Unique Epstein-Barr virus (EBV) latent gene expression, EBNA promoter usage and EBNA promoter methylation status in chronic active EBV infection.J Gen Virol 2003; 84(Pt 5):1133-40JG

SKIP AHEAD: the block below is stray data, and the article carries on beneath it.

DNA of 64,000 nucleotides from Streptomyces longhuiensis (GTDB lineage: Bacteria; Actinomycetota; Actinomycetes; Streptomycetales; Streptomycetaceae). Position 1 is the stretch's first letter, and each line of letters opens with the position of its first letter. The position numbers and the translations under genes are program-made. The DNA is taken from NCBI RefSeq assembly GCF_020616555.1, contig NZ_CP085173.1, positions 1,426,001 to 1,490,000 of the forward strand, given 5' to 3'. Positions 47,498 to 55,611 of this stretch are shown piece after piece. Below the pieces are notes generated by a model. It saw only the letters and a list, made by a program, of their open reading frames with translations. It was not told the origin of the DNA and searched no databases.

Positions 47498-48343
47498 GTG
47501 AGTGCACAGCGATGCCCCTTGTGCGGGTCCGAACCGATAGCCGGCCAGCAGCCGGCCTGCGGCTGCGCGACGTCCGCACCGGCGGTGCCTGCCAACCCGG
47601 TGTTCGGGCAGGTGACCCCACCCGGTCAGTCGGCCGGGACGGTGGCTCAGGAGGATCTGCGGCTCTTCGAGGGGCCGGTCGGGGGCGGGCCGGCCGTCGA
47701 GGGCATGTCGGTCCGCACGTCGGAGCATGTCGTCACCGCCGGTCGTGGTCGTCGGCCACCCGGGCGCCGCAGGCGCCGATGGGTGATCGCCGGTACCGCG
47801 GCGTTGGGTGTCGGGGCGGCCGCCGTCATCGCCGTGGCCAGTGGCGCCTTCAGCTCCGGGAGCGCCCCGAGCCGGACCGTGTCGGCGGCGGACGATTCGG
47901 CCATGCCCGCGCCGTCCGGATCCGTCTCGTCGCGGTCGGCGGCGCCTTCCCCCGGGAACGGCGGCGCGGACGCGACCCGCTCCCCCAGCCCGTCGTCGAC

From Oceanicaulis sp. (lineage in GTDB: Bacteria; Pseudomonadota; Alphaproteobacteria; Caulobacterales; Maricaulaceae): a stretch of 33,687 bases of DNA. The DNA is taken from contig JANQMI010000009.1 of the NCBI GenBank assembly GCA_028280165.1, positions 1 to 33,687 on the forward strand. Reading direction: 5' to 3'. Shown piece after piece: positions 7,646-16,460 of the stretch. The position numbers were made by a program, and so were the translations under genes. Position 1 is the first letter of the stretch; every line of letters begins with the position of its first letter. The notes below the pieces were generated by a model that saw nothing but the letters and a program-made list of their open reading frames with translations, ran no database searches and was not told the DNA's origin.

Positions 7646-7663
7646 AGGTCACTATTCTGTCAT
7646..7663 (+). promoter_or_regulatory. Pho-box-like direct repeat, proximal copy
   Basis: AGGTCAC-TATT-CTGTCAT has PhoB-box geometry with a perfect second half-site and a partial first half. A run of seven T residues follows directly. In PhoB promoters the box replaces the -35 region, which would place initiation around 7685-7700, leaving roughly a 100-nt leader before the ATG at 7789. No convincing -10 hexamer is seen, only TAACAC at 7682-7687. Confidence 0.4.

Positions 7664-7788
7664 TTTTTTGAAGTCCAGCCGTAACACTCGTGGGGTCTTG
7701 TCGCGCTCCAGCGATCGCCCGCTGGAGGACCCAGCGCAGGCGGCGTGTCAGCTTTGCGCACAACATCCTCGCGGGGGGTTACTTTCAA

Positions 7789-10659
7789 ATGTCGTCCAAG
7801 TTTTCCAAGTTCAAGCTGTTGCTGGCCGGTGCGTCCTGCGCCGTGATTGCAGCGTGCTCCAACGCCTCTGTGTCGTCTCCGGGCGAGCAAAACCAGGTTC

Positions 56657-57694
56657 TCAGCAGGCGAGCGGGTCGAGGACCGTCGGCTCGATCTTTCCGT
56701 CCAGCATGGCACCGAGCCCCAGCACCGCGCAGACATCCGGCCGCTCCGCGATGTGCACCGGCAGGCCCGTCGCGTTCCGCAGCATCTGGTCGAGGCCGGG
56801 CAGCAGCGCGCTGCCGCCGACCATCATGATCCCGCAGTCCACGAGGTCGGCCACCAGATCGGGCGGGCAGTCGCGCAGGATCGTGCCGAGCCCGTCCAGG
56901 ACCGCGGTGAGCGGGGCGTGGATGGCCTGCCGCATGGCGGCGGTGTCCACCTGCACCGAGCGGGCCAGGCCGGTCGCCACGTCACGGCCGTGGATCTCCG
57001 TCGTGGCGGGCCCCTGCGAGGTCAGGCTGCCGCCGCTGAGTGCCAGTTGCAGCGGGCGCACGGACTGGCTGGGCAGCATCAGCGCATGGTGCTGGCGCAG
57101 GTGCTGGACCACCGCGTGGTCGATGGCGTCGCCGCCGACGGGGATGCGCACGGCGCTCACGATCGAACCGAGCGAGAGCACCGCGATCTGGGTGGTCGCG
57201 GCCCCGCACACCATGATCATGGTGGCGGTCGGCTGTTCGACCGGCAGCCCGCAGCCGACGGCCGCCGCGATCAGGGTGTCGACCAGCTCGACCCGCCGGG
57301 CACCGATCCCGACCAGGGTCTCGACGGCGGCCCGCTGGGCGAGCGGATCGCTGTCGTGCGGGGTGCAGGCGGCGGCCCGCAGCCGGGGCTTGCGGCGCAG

Chronic active Epstein-Barr virus infection (CAEBV) has been considered to be a non-neoplastic T-cell lymphoproliferative disease associated with Epstein-Barr virus (EBV) infection. In EBV-associated diseases, the cell phenotype-dependent differences in EBV latent gene expression may reflect the strategy of the virus in relation to latent infection. We previously reported that EBV latent gene expression was restricted; EBV nuclear antigen 1 (EBNA1) transcripts were consistently detected in all spleen samples from five CAEBV patients, but EBNA2 transcripts were detected in only one sample. EBV latent gene expression is controlled by distinct usage of three EBNA promoters (Cp, Wp and Qp). In this study, we examined the EBNA promoter usage by RT-PCR and the methylation status in the Cp and Wp regions using bisulfite PCR analysis in spleen samples from CAEBV patients. EBNA1 transcripts were unexpectedly initiated not from Qp but from Cp in all samples in spite of the restricted form of latency. Furthermore, while Cp was active, Cp was heavily methylated, indicating that CAEBV has unique EBV latent gene expression, EBNA promoter usage and EBNA promoter methylation status, in part due to unique splicing of Cp-initiated transcripts and an activation mechanism in hypermethylated Cp.